Tag: agricultural policy

“As the global economic crisis forces everyone to downsize, the self-sufficient worker once again has a chance, whether as a farmer growing vegetables for local consumption or as an open-source software developer who makes a living in his basement office.” So argues the first article linked to below. Does this mean that economies of scale are over-exaggerated? Should developing countries provide more support to small-scale production as a growth and development strategy? And does small-scale production provide benefits beyond those of production and profit? Does it meet broader human and social needs? The articles explore the issues: the first two in the context of the developed world and the other four in the context of developing countries.

The Return to Yeomanry New America Foundation (22/6/09)
Entrée: Small-scale farmers on the forefront of a greens revolution The Vancouver Sun (19/6/09)
Extracts – the future of small-scale farming Oxfam International
Malawi’s fertile plan Mail & Guardian Online (25/6/09)
Development: Investment in small farmers crucial in Africa Bizcommunity.com (24/6/09)
Toward Agricultural Sustainability Philippines Business Mirror (24/6/09)

Questions

  1. What are the benefits of ‘a return to yeomanry’ (a) to the individuals themselves; (b) to society and the environment?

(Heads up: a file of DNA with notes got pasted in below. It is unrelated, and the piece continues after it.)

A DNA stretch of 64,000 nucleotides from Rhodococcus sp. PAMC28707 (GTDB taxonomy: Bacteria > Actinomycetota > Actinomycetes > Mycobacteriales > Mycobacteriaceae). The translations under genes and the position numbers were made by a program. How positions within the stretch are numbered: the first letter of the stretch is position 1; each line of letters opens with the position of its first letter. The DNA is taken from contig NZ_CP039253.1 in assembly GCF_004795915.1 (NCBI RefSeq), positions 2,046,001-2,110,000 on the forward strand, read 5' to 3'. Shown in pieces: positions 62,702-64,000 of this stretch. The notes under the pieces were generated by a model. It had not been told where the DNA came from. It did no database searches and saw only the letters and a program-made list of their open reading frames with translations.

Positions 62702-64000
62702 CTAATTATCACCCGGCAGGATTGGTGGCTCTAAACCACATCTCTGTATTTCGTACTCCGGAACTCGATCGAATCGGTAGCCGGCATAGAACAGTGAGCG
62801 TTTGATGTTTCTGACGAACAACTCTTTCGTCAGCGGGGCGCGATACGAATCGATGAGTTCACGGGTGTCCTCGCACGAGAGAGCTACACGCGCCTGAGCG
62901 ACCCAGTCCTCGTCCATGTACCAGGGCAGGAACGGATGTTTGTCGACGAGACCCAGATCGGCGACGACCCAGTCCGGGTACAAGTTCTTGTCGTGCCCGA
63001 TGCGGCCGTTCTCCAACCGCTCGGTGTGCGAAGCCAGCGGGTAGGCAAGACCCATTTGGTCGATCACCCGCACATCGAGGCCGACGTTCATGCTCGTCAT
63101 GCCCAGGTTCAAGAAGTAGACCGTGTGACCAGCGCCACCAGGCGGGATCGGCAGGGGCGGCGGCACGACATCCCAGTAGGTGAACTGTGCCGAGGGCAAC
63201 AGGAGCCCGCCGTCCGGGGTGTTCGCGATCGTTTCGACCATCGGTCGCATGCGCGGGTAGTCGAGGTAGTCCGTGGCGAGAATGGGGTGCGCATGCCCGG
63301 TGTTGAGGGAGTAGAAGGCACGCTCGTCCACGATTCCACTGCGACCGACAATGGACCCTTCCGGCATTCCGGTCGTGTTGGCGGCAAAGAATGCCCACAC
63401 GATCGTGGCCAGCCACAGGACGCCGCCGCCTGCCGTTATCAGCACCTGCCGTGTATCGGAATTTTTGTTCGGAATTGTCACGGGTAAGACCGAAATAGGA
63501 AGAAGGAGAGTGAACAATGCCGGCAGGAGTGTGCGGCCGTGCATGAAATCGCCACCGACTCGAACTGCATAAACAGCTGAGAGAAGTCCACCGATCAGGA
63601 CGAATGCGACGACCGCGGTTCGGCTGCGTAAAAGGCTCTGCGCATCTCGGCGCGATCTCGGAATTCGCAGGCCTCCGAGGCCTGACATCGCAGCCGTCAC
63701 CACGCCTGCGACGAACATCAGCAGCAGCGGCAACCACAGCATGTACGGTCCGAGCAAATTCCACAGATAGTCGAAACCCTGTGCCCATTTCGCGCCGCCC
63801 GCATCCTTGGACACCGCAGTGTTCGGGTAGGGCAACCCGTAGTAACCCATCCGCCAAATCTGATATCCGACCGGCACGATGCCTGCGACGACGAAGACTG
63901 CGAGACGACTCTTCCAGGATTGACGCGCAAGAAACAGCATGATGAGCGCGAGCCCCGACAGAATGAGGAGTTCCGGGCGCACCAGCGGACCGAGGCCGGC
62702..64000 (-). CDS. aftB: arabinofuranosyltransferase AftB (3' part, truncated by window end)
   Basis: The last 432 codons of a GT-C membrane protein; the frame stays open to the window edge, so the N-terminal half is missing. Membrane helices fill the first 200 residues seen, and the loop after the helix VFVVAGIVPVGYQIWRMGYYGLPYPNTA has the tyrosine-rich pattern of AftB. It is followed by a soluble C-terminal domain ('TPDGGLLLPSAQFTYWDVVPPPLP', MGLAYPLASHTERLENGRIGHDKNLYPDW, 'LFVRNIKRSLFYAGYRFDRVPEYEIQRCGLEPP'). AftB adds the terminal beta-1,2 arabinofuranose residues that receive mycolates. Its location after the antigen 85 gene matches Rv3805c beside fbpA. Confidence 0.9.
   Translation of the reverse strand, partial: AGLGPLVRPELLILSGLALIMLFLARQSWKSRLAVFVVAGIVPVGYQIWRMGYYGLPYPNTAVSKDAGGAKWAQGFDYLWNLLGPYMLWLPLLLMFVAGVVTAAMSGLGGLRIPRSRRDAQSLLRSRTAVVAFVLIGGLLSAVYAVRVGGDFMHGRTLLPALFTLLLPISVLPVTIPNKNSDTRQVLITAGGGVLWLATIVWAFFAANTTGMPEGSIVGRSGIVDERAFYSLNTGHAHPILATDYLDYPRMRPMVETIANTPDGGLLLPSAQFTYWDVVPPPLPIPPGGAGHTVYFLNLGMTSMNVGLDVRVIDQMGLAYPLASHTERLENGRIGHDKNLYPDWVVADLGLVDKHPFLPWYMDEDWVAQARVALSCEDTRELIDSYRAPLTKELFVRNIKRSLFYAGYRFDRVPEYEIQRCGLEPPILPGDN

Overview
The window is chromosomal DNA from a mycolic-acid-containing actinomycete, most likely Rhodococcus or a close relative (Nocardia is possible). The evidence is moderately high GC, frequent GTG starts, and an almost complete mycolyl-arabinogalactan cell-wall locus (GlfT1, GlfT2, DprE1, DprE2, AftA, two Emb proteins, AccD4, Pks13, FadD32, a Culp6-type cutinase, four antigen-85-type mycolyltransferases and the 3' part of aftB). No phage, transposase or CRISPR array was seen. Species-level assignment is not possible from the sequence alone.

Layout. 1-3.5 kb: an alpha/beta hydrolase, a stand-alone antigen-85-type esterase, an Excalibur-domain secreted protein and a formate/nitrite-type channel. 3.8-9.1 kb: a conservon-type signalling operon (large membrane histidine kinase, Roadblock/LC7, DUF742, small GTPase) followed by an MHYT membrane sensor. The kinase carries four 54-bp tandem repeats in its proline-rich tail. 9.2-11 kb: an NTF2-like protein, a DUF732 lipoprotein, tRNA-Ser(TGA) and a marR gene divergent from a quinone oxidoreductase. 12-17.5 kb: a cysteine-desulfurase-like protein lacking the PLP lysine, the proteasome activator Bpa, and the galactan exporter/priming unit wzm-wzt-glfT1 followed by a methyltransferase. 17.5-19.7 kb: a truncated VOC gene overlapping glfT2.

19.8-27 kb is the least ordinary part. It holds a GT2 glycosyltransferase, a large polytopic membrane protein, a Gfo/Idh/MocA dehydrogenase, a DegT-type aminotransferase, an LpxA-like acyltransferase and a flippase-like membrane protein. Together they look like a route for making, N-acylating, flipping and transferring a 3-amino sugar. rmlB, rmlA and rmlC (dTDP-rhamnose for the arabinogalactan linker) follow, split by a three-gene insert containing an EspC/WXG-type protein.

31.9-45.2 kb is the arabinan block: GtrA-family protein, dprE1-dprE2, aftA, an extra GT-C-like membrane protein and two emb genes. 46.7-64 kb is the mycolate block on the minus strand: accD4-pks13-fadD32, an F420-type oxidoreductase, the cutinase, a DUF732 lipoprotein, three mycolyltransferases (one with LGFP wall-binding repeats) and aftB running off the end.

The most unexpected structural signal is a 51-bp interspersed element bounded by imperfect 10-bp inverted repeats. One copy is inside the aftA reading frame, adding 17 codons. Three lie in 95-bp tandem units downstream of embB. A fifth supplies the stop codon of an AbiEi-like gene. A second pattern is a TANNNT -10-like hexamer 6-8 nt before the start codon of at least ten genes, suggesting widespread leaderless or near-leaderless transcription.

2. Why might it prove a risky strategy for those embarking on small-scale production? How could governments help to reduce the risks for the producers? Should they?
  3. Discuss whether fostering small-scale farming is an appropriate development strategy for developing countries. What specific policy measures should governments adopt?
  4. Is land reform (a) a necessary condition; (b) a sufficient condition if small-scale farming is to flourish in developing countries? What pitfalls are there from a policy of land reform?

The market for rice has been in turmoil recently with shortages and rapid price rises. This crisis has led to Japan and the USA negotiating a deal to release the surplus rice held by Japan in silos. It is estimated that this deal would lead to around 1.5 million tonnes of rice being made available and this could help reduce the price of rice on global markets.

Japan’s silos key to relieving rice shortage Times Online (17/5/08)
Tokyo stockpiles rice while others go short Times Online (17/5/08)
Thai cartel idea outrages consumers Times Online (3/5/08)
Controlling crops goes against the grain Times Online (3/5/08)

Questions

1. Explain why Japan is holding surplus rice in silos.
2. Assess the impact of this ‘distortion’ on the global rice market.
3. With reference to the last two articles linked above, assess the likely impact of the cartel proposed by the Thai prime minister on the global market for rice.